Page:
Knopf et al v. Meister Seelig & Fein, LLP et al.
OPINION AND ORDER......MSFs January 13, 2017 motion for summary judgment is granted. The Clerk of Court is directed to enter judgment for MSF. (Signed by Judge Denise L. Cote on 4/18/2017) (gr)
UNITED STATES DISTRICT COURT
SOUTHERN DISTRICT OF NEW YORK
NORMA KNOPF and MICHAEL KNOPF,
MEISTER, SEELIG & FEIN, LLP and
PURSUIT HOLDINGS, LLC.,
OPINION AND ORDER
For the plaintiffs:
Eric W. Berry
Berry Law PLLC
5 Columbus Circle, 8th Floor
New York, NY 10019
For defendant Meister, Seelig & Fein, LLP:
Howard S. Koh
Randi L. Maidman
Meister Seelig & Fein LLP
125 Park Avenue, 7th Floor
New York, NY 10017
DENISE COTE, District Judge:
Defendant Meister, Seelig & Fein LLP (“MSF”) has moved for
summary judgment on the sole remaining claim against them in
this long-running dispute, a claim of constructive fraudulent
conveyance brought under the New York Debtor and Creditor Law
For the following reasons, MSF’s motion is granted.
The tortured history of this litigation is set out in two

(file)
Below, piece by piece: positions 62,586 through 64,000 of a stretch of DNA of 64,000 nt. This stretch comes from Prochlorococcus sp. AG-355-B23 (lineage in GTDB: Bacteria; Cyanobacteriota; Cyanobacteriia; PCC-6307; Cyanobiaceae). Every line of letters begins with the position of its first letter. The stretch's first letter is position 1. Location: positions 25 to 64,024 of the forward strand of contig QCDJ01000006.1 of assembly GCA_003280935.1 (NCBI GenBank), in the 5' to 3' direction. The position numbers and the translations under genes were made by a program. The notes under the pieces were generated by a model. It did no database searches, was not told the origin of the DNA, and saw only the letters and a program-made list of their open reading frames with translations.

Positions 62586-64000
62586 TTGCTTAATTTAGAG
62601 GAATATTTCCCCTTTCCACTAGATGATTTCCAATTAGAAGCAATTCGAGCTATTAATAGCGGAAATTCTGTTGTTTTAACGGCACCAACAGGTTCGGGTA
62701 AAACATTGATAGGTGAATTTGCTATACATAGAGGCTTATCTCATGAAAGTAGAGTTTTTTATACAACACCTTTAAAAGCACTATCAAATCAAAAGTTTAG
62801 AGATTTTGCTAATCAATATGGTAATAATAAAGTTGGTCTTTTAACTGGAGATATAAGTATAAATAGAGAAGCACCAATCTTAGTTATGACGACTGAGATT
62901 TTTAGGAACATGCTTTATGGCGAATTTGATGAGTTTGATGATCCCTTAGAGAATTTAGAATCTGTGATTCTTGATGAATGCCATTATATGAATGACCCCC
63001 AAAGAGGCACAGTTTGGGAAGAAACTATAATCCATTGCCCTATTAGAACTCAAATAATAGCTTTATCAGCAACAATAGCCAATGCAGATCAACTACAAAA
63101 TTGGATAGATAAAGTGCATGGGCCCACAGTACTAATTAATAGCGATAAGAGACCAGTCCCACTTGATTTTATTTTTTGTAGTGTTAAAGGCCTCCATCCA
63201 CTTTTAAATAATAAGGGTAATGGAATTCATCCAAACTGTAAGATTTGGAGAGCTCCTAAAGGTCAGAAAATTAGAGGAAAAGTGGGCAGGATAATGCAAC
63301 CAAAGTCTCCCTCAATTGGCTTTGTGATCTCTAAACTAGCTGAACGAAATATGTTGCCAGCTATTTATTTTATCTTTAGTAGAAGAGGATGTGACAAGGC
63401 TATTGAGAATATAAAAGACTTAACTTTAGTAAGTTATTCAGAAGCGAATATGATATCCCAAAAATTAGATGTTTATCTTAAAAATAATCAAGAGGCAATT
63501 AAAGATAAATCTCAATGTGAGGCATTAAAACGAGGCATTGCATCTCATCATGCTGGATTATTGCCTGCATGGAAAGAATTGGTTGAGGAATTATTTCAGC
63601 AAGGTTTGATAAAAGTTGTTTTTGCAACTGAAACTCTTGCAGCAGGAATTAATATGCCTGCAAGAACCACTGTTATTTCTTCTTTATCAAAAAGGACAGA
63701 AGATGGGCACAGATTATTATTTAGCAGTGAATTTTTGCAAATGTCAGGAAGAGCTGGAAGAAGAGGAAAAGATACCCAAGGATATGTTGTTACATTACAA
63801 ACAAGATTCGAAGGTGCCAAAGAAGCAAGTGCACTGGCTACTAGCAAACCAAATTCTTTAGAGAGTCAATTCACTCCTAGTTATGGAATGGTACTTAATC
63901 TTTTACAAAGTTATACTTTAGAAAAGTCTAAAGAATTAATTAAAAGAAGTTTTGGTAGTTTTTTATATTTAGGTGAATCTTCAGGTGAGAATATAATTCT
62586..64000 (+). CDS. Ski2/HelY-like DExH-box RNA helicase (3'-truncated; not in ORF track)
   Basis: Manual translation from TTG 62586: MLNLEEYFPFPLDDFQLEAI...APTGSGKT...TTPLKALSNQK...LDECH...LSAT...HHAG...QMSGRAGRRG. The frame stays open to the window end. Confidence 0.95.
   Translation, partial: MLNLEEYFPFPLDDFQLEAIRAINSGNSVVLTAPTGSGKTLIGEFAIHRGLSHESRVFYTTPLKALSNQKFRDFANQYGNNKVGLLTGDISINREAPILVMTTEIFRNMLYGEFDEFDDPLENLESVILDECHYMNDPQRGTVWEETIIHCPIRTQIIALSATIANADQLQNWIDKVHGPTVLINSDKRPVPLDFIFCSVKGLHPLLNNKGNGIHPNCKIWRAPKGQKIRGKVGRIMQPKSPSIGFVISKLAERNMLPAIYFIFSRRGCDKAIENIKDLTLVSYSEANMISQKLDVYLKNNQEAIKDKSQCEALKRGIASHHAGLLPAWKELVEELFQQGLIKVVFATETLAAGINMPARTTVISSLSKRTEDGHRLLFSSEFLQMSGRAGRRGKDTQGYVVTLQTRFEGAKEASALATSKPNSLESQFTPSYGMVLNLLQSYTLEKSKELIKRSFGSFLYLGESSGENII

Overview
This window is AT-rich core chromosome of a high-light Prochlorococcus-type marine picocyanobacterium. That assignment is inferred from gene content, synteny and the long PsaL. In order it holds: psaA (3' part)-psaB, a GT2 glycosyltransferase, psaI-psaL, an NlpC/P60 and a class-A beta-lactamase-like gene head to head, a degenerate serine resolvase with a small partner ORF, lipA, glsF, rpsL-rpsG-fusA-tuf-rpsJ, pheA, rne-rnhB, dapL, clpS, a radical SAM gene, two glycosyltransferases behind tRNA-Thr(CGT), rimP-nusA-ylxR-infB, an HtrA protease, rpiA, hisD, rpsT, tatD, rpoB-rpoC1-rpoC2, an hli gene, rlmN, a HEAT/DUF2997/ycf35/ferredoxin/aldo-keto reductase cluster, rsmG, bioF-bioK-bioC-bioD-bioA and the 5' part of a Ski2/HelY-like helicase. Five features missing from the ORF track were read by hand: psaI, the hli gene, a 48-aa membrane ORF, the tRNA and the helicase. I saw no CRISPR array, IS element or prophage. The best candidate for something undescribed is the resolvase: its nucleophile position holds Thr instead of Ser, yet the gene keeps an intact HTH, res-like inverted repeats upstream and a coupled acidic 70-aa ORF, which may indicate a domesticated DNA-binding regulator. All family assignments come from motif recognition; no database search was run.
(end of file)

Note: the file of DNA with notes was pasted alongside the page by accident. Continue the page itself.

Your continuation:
prior Opinions, which are incorporated by reference and with
which familiarity is assumed.
Knopf v. Meister, Seelig & Fein,
LLP, 15cv5090 (DLC), 2016 WL 1166368 (S.D.N.Y. Mar. 22,
2016)(“Knopf II”); Knopf v. Meister, Seelig & Fein, LLP,
15cv5090 (DLC), 2015 WL 6116926 (S.D.N.Y. Oct. 16, 2015) (“Knopf
This Opinion summarizes only those facts relevant to the
The following facts are either undisputed or
taken in the light most favorable to the plaintiffs.
In brief, Norma Knopf and Michael Knopf (the plaintiffs or
“Knopfs”) made two loans at issue in this action to defendant
Pursuit Holdings, LLC (“Pursuit”).
When the Knopfs filed
litigation in state court in connection with those loans,
Pursuit and its principal Michael Sanford (“Sanford”) hired MSF
to represent them.
During that litigation, Pursuit extended a
real estate mortgage (“the Mortgage”) to MSF as security for its
obligation to pay MSF’s legal fees.
The parties now dispute
whether $300,000 of the Mortgage securing payment for future
legal services was a constructive fraudulent conveyance to MSF.
Proceedings in State Court
In 2006, the Knopfs extended two loans to Pursuit:
$1,690,860 to finance the purchase of a residence located at 44
East 67th Street, Unit PHC (“PHC”), and $3,250,000 to finance
the purchase of three condominium units located at 10 Bedford
Street (the “Townhouses,” collectively with PHC, the
The loan agreements included a provision in
which Sanford, on behalf of Pursuit, agreed not to sell,
mortgage, hypothecate, or otherwise encumber the acquired real
The Knopfs subsequently commenced an action against
Sanford and Pursuit, among others, in New York County Supreme
Court, alleging that Sanford and Pursuit had breached the loan